body temperature, ecological function, Panthera leo, thermal biology


possess it, although hypotheses vary as to which benefits are the most important. Charles Darwin and others proposed that the lion’s mane

The most striking feature of the male African lion (Panthera leo) is its

may provide a signal of fighting prowess to other males, helping to

mane. A thick, dark mane is thought to have advantages for males that

avoid unnecessary conflicts, and protecting the neck when conflicts

This is an open access article under the terms of the Creative Commons Attribution License, which permits use, distribution and reproduction in any medium, provided the original work is properly cited. Ecology and Evolution 2017; 7: 253–262 www.ecolevol.org

© 2016 The Authors. Ecology and Evolution  |  253 ­published by John Wiley & Sons Ltd.




do occur (Darwin, 1871; Schaller, 1972). Alternatively, the lion’s mane

the mane, resulting in increased heat gain or reduced heat dissipation,

may simply be ornamental and mate choice may be the primary evo-

it is possible that male lions may maintain a Tb no different to that of

lutionary force, as suggested by the finding that females preferentially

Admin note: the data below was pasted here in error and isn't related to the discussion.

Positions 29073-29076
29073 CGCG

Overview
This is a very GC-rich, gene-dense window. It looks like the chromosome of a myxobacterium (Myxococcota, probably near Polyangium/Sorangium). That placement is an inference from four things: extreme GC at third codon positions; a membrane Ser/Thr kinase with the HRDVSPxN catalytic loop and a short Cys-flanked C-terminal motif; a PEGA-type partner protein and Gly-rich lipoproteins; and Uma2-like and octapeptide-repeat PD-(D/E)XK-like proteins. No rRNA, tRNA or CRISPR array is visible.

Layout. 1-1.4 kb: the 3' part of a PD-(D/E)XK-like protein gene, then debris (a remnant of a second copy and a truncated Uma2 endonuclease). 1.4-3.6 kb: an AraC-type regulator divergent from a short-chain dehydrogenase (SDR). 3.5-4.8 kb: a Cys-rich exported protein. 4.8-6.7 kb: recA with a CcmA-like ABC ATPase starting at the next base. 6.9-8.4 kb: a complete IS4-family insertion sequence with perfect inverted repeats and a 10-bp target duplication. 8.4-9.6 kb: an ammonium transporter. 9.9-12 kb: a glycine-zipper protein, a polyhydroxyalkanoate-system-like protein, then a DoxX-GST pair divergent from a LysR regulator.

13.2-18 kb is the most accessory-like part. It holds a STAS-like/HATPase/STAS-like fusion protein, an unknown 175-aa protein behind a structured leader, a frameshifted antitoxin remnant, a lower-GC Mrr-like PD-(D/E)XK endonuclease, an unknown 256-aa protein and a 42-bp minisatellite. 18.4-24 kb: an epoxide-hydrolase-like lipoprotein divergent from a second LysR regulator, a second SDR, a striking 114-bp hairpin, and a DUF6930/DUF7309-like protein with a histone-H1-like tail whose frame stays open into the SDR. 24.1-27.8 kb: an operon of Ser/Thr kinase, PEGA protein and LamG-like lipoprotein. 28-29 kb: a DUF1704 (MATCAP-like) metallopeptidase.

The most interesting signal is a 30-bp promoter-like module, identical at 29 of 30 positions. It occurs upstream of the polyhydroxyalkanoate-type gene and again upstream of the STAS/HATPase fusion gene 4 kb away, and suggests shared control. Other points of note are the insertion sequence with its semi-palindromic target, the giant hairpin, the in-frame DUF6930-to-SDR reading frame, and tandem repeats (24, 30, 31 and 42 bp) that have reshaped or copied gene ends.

females, as a result of increased evaporative heat loss. To investigate

move toward model male lions with darker manes (West & Packer,

this, we also measured the frequency and duration of water intake in

2002). Indeed, by selecting males with darker manes, female lions are

males and females, as increased evaporative heat loss would likely be

indirectly selecting more mature, healthy males, with higher testoster-

associated with greater water intake.

one levels, which may be able to better provide for and protect their prides (West & Packer, 2002). Sexually selected traits have obvious advantages, but if they can be realized without a cost, all individuals in a population may develop those traits to a similar extent, neutralizing the usefulness of the

2 | MATERIALS AND METHODS 2.1 | Ethical note

signal. The necessity of this cost is known as the handicap principle

All animal procedures carried out in this study received appropriate

(Zahavi, 1977). Evidence suggests that the cost of a lion’s mane may be

approval from the University of Oxford Animal Welfare and Ethical

a thermal one. As early as 1908, Frederick Selous, the famous British

Review Board and the University Veterinary Services Department.

hunter-­naturalist, proposed that the primary factor influencing the

Procedures were also approved by the Animal Ethics Screening

size of a lion’s mane was ambient temperature (Selous, 1908). More

Committee of the University of the Witwatersrand (clearance cer-

recently, West and Packer (2002) found that body surface tempera-

tificate no. 2013/54/04). A veterinarian carried out the surgical

tures (Ts), measured by infrared thermography shortly after sunset,

procedures and project staff that handled animals during captures

were higher for male lions with manes than for females and that those